Despite what the title may suggest, Battery Jam has more to do with jam than batteries. And no, I’m not talking about your Thanksgiving leftovers. This is a multiplayer jamboree (see?) that works so well on Nintendo Switch.
The idea behind Battery Jam is simple enough. You have a time limit to turn more tiles into your color than your opponents. Whoever owns the most tiles wins.
On paper, that sounds easy enough. However, it’s the variety of ways you can attain victory that makes this more complicated. For example, gray floor tiles can be run over to turn your color. An opponent can sink the block, turning it into lava, and dash over it to convert, though. This tactic can also be used to sink an opponent converting the surrounding tiles. Same goes for if you raise a tile, which effectively propels a character off of the stage. That includes you if you’re not careful enough!
Another element at play is the boomboxes. These will appear on stage and can be shot at to send in one of four directions. After a short while, they will explode, turning all surrounding tiles into lava. Another strategic use of a boombox is to fire it at an opponent, effectively smashing them. This not only takes them out of commission but also turns the boombox into your color. The exploding boombox will then turn surrounding tiles into that color.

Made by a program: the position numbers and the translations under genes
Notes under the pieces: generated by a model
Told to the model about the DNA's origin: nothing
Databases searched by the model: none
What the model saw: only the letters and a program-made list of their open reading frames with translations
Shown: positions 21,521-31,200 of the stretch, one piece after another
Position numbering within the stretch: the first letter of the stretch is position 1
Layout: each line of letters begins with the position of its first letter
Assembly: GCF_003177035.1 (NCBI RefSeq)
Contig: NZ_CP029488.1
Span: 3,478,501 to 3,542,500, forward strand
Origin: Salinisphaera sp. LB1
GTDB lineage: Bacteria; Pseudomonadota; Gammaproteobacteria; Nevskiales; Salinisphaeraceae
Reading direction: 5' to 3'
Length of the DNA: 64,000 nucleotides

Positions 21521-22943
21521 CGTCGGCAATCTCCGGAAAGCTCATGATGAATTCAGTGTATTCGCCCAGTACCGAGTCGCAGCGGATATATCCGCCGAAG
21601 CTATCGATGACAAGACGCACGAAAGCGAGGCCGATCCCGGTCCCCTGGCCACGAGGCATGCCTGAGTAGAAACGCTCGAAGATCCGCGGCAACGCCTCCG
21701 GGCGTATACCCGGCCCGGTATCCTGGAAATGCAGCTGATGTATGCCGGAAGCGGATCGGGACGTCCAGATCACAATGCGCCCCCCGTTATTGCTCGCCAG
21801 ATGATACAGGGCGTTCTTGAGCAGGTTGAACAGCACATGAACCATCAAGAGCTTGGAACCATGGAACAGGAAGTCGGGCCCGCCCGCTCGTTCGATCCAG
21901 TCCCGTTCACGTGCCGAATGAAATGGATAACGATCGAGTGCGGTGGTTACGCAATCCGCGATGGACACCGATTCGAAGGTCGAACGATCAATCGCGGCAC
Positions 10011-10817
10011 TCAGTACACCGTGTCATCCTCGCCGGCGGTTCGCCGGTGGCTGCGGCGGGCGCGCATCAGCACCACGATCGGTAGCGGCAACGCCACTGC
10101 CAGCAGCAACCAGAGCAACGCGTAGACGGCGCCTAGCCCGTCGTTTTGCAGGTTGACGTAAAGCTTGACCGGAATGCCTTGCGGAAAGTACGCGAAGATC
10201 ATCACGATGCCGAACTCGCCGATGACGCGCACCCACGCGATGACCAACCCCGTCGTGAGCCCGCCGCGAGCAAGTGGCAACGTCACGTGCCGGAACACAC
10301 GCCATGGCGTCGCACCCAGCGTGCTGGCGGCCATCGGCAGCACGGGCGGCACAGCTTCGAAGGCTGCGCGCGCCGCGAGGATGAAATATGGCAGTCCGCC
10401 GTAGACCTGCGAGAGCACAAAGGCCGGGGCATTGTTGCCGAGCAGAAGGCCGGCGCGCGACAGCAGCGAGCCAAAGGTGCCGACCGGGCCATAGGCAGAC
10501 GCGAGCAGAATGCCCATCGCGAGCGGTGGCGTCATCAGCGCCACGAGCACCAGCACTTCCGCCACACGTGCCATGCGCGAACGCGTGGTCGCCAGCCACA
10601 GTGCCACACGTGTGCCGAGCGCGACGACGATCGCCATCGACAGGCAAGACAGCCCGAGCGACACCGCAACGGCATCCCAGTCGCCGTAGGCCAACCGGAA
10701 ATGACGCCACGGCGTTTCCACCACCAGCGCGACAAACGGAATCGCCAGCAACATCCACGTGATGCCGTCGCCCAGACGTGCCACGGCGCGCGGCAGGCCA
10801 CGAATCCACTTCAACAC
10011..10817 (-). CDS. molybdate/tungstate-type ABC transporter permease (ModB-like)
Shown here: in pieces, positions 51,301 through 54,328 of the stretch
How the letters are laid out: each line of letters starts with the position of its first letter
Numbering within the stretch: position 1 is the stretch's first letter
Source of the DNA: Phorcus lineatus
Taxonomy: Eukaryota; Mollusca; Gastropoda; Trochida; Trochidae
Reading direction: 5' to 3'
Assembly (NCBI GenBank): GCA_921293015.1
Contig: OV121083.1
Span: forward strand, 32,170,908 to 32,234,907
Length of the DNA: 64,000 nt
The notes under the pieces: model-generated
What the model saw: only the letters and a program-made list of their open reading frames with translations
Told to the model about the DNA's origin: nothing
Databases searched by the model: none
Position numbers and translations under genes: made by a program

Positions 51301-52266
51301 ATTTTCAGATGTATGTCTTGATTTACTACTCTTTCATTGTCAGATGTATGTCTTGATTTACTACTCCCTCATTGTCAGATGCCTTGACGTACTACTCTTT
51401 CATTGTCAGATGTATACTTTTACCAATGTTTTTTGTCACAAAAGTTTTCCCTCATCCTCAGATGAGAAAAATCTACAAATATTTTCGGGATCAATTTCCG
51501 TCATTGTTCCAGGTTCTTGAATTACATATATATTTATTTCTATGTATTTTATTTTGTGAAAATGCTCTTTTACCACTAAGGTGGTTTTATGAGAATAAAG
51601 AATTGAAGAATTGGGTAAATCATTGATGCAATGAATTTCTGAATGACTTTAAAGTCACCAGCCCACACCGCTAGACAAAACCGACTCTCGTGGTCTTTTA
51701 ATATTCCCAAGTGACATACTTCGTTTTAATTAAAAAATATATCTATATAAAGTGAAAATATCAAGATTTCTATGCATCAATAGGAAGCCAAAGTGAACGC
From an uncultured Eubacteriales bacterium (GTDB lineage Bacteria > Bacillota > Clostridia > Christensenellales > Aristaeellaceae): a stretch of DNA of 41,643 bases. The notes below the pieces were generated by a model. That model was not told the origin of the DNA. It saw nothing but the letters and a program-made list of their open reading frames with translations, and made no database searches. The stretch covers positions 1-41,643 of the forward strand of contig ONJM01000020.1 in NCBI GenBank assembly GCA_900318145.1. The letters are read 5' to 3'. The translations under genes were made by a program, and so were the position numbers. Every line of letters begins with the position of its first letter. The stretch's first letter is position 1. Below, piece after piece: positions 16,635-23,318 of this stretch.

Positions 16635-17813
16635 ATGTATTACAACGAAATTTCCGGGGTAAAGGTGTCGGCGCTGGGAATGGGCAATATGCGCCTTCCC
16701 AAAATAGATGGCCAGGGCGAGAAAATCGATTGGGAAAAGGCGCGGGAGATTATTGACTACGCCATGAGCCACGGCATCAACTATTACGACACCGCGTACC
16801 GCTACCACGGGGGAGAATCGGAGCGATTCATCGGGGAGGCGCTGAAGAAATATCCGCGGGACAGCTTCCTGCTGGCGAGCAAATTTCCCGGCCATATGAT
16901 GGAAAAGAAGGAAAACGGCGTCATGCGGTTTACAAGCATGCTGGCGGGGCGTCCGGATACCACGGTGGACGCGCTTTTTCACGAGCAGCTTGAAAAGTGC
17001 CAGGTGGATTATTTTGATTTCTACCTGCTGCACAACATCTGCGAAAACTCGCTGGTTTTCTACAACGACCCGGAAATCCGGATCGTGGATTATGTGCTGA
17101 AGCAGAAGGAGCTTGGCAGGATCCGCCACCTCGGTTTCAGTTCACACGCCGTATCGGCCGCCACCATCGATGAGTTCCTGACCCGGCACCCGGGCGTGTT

Smash and grab
Battery Jam is a surprisingly deep experience despite its party-like genre. What seems like a simple-enough game turns into a fast-paced strategic brawl once you learn all the nuances. It can be daunting at first trying to keep track of everything happening at once. That includes keeping track of where your character is at all times. Once you train your eyes, though, managing through the chaos becomes easier.
One knock I will make is the lack of game modes available. The default game involves claiming the most floor tiles in your color either in a free-for-all or team setting. There are match settings that allow you to make adjustments, such as with win stipulations, teleporters, number of boomboxes on screen, and more. Unfortunately, this doesn’t change the experience a whole lot, and you’ll find yourself likely sticking with the default game. Having a single player tournament, different game modes built in, or a stage editor would have been appreciated.
Despite those limitations, Battery Jam is still a very enjoyable game. It can be really hard to put down, especially if you have some competitive friends over. Not too many games these days can boast having a fun couch multiplayer experience like this. Even if you don’t have three friends, bots can be set with 5 different levels of difficulty to choose from. Otherwise, jam out with your friends and play this.
A review code was provided by the publisher.